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Mississippian Mortuary PracticesBeyond Hierarchy and the Representationist Perspective$
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Lynne P. Sullivan and Robert C. Mainfort

Print publication date: 2010

Print ISBN-13: 9780813034263

Published to Florida Scholarship Online: September 2011

DOI: 10.5744/florida/9780813034263.001.0001

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PRINTED FROM FLORIDA SCHOLARSHIP ONLINE (www.florida.universitypressscholarship.com). (c) Copyright University Press of Florida, 2020. All Rights Reserved. An individual user may print out a PDF of a single chapter of a monograph in FLASO for personal use.date: 31 May 2020

Aztalan Mortuary Practices Revisited

Aztalan Mortuary Practices Revisited

(p.90) 6 Aztalan Mortuary Practices Revisited
Mississippian Mortuary Practices

Lynne G. Goldstein

University Press of Florida

The Aztalan site sits on the banks of the Crawfish River in Jefferson County, Wisconsin, and has been protected as a state park for more than fifty years. Prominent architectural features such as a substantial stockade and platform mounds are believed to date to the Mississippian Period. The first excavations at Aztalan took place in 1838 and were carried out by W. T. Sterling in an attempt to ascertain the nature of the “ruins” of the stockade. Although no cemetery has been documented at Aztalan, human remains have been found in one of three sets of contexts on the site proper indicative of Aztalan mortuary practices: eleven adult individuals were recovered from what was originally described as a “crematorium” on the second stage of the northwest pyramidal mound; primary inhumations are limited in number and usually consist of a flexed or partially flexed individual placed in a burial pit with few or no grave goods; scattered pieces of human bone recovered from refuse pits, storage pits, so-called firepits, or general habitation debris.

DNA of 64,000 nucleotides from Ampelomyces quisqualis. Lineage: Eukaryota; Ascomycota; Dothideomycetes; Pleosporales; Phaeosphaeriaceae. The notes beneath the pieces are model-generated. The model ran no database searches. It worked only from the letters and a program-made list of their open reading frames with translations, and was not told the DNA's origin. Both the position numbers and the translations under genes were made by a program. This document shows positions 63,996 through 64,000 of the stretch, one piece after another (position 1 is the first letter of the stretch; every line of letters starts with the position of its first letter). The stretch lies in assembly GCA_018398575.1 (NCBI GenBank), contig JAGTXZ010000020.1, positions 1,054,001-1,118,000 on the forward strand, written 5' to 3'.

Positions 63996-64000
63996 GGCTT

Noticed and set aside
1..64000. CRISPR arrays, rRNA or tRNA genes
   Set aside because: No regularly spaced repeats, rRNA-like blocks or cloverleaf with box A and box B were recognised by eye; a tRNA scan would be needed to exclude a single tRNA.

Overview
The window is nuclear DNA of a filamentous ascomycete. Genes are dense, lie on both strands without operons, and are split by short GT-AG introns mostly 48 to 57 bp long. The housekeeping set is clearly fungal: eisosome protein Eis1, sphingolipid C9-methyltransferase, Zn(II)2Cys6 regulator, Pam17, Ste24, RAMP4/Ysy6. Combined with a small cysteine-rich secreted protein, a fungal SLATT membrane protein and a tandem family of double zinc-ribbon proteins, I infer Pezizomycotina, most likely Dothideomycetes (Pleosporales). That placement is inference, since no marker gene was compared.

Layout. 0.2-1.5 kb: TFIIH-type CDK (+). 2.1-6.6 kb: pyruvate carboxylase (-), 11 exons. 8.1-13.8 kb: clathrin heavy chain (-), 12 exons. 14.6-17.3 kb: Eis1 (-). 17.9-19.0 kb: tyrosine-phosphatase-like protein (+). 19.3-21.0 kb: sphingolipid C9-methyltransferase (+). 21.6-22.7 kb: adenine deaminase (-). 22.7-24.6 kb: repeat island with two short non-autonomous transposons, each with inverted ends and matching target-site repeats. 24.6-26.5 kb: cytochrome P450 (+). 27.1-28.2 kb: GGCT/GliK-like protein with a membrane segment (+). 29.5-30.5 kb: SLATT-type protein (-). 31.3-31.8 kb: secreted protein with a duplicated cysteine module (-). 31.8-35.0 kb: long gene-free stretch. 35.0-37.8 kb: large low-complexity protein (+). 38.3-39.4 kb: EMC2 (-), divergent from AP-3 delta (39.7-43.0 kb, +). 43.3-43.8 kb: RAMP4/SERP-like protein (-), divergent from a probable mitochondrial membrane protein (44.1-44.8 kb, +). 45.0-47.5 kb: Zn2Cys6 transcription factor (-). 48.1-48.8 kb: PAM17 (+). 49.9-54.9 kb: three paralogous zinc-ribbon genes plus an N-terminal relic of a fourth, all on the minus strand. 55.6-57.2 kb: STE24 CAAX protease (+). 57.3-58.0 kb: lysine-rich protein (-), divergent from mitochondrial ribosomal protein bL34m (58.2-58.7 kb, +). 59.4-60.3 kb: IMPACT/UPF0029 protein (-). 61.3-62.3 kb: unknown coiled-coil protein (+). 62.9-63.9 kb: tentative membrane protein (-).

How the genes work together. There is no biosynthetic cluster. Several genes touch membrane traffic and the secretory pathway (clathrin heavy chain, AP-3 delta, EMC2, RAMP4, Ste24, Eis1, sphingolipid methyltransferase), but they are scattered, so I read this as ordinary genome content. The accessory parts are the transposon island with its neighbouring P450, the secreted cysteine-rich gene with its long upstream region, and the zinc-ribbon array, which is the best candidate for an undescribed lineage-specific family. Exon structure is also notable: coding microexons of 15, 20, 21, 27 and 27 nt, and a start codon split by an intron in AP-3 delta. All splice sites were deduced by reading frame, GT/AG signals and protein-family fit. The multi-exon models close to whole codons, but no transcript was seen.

Keywords:   Aztalan site, Wisconsin, mounds, Mississippian Period, crematorium, inhumations, pits, excavations, human remains, mortuary practices

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